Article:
Kukla's Korner Hockey
by George James Malik
As Paul noted on Monday, the inestimable Stan Fischler had some choice words for Chris Chelios, who Fischler believes will succeed Ted Saskin as the NHLPA’s chief executive:
One hopes that some good will come of the Sheila Block-Union probe, which is due for a public revelation next Thursday. If the finger is pointed at Ted Saskin it will be old news. Chris Chelios insists that Block’s report will confirm the hiring of Saskin as the head of the Union was not within the guidelines of the NHLPA’s constitution. What really matters is where the Union goes from here. You can bet that if Chelios becomes the new, chief Association power broker there will be another civil war in two years. …
Ol’ Comrade Stan is barking up the wrong tree in looking to unleash his hatred for the PA upon Chris Chelios.
Chelios never intended to run the NHLPA—first, and foremost, he’s very busy both managing two successful restaurants and playing hockey for the Detroit Red Wings, which he plans on doing so for at least a few more years. Moreover, he never wanted to stage another lock-out—Chelios wanted to get Saskin’s butt kicked out of office, and he wants the NHLPA to act and operate as an honest, open, and accountable union. That’s all.
In my NHL.com blog today, I choose players who fit in some categories I have come up with.
It is a spinoff of the recent Top 50 Players most of us have read.
added 5:31pm, A reader just submitted a whole new set of categories…
from Eric Francis of the Calgary Sun,
I still have the shoes I wore that night.
And I still get goose bumps every time I see a replay of Mario Lemieux go high glove side to clinch the 1987 Canada Cup.
Almost 20 years to the day after sitting in Hamilton’s Copps Coliseum as a teenage fan to witness my generation’s version of the Paul Henderson goal, memories of the greatest game I’ve ever seen linger like the smell of the cheese-stained Nikes I bought just before the game.
from the Columbus Dispatch,
No one in the Blue Jackets organization has spoken to center Alexander Svitov in the 10 days since his plans to play this season in Russia were brought to their attention via the Internet.
And the club isn’t yet sure of its next step.
“We’re still considering everything,” Blue Jackets general manager Scott Howson said. “You can try and fight it (in the Russian court), but you’re not going to have any success in their legal system, just as they haven’t had any success in the (North American) court system….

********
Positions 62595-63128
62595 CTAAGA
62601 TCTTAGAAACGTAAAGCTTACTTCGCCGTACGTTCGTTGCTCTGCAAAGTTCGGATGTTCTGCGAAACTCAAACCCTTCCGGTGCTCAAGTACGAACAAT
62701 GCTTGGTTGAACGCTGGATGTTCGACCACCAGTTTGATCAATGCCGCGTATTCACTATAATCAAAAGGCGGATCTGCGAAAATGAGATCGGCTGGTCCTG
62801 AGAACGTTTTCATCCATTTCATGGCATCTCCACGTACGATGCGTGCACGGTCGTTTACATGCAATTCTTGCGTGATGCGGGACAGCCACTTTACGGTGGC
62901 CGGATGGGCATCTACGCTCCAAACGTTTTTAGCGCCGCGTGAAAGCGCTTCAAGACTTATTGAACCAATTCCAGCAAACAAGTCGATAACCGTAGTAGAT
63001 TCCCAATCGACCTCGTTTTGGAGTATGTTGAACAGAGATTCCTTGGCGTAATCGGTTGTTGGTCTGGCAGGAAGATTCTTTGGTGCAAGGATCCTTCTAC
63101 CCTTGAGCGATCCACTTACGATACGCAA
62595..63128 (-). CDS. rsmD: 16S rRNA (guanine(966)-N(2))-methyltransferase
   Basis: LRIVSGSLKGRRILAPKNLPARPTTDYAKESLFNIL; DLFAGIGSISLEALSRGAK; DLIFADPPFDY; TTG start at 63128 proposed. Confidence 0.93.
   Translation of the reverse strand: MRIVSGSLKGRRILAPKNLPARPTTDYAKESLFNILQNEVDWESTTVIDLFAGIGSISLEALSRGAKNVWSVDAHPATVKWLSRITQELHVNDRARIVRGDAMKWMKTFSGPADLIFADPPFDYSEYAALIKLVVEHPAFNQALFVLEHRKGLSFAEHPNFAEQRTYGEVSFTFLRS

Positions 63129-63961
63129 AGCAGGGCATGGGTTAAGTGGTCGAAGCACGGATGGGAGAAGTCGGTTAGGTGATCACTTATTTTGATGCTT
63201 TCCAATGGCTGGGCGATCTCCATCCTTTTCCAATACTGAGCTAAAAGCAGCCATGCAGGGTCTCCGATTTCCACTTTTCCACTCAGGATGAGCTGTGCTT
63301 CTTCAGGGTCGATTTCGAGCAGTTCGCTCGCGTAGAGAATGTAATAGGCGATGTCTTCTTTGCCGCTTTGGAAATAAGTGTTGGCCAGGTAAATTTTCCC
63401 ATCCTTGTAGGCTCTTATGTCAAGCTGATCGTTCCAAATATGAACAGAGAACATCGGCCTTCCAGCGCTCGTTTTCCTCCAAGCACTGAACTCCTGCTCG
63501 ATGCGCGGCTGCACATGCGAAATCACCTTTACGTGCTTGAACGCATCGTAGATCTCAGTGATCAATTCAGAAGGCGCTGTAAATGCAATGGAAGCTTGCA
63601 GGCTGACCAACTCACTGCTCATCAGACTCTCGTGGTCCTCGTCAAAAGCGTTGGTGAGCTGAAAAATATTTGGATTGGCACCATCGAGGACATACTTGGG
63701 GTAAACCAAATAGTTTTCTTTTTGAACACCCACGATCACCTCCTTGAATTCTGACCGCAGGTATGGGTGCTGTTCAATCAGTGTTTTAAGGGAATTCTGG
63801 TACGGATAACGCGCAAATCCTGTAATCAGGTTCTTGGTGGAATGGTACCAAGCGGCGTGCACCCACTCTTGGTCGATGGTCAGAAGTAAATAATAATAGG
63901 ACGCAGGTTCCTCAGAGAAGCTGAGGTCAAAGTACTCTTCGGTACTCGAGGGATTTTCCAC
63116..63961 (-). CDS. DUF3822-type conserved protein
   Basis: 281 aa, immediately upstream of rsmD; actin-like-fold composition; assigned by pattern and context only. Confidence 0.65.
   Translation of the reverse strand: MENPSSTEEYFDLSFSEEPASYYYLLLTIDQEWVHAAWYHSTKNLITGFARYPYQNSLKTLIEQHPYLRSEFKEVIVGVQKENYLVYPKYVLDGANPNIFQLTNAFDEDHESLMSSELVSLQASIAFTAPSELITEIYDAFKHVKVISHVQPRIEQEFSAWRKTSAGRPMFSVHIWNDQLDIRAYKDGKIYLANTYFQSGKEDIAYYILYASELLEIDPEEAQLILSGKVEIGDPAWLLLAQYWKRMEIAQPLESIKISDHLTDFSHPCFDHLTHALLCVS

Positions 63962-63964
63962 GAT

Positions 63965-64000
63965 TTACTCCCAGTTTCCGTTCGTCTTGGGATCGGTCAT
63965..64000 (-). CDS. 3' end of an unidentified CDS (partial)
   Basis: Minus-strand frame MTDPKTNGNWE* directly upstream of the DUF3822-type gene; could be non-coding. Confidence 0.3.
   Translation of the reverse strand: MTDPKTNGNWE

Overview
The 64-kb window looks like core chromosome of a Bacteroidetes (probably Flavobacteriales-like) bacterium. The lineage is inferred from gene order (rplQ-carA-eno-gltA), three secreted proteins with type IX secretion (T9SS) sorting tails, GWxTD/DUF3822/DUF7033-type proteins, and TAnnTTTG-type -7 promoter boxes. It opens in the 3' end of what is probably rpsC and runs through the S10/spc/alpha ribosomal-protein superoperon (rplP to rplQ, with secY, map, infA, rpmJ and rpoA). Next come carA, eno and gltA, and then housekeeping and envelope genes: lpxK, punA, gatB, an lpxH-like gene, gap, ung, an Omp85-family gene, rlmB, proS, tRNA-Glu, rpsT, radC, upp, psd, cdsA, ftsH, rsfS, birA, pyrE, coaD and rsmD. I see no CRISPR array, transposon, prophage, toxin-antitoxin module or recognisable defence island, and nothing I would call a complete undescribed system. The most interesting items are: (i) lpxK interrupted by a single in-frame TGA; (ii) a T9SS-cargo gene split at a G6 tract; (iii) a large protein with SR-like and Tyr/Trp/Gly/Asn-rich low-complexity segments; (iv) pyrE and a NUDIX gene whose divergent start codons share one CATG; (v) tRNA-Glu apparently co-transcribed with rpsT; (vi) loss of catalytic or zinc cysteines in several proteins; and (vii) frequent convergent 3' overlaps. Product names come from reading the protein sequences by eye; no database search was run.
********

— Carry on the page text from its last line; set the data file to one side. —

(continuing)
The Blue Jackets will place Svitov on the suspended list in September when training camp begins. They won’t have to pay his $1 million salary this season, nor will he take up a roster spot or count against the salary cap.
“At some point, we’ll be within our rights to suspend him for the year,” Howson said.
from the Vancouver Sun,
In case you’ve been hiding under a puck, tomorrow’s the day the Vancouver Canucks’ newest jersey will be unveiled….
There have been rumours aplenty about tomorrow’s debut, and blogs and message boards have been abuzz—will the new sweater be ugly, will it be bold, will it be the magic that finally brings home the Cup?
The truth has been locked up tighter than Roberto Luongo’s curls, though Orca Bay’s top dog, Chris Zimmerman, has teasingly suggested that the current whale logo could be a primary factor in the new design.
Oh, and that the vintage hockey stick logo, and perhaps even the old Johnny Canuck logo that Luongo wears on his goalie mask, might also be incorporated, maybe as shoulder patches.
read on and a history of the Cauncks jersey…
from the Edmonton Journal,
Neither Georges Laraque nor Jarome Iginla can understand what Michael Vick, who had the world by the tail, was thinking when he got involved in the gruesome activity of dogfighting.
Laraque figures Vick should have shed the hangers-on with whom he grew up.
“That guy had everything and he threw it away,” said Laraque, a Pittsburgh Penguins winger and one of the NHL’s best guys in the community.
“He had the look, he had the talent. To be associated with that kind of thing (dogfighting) is really surprising? Why?”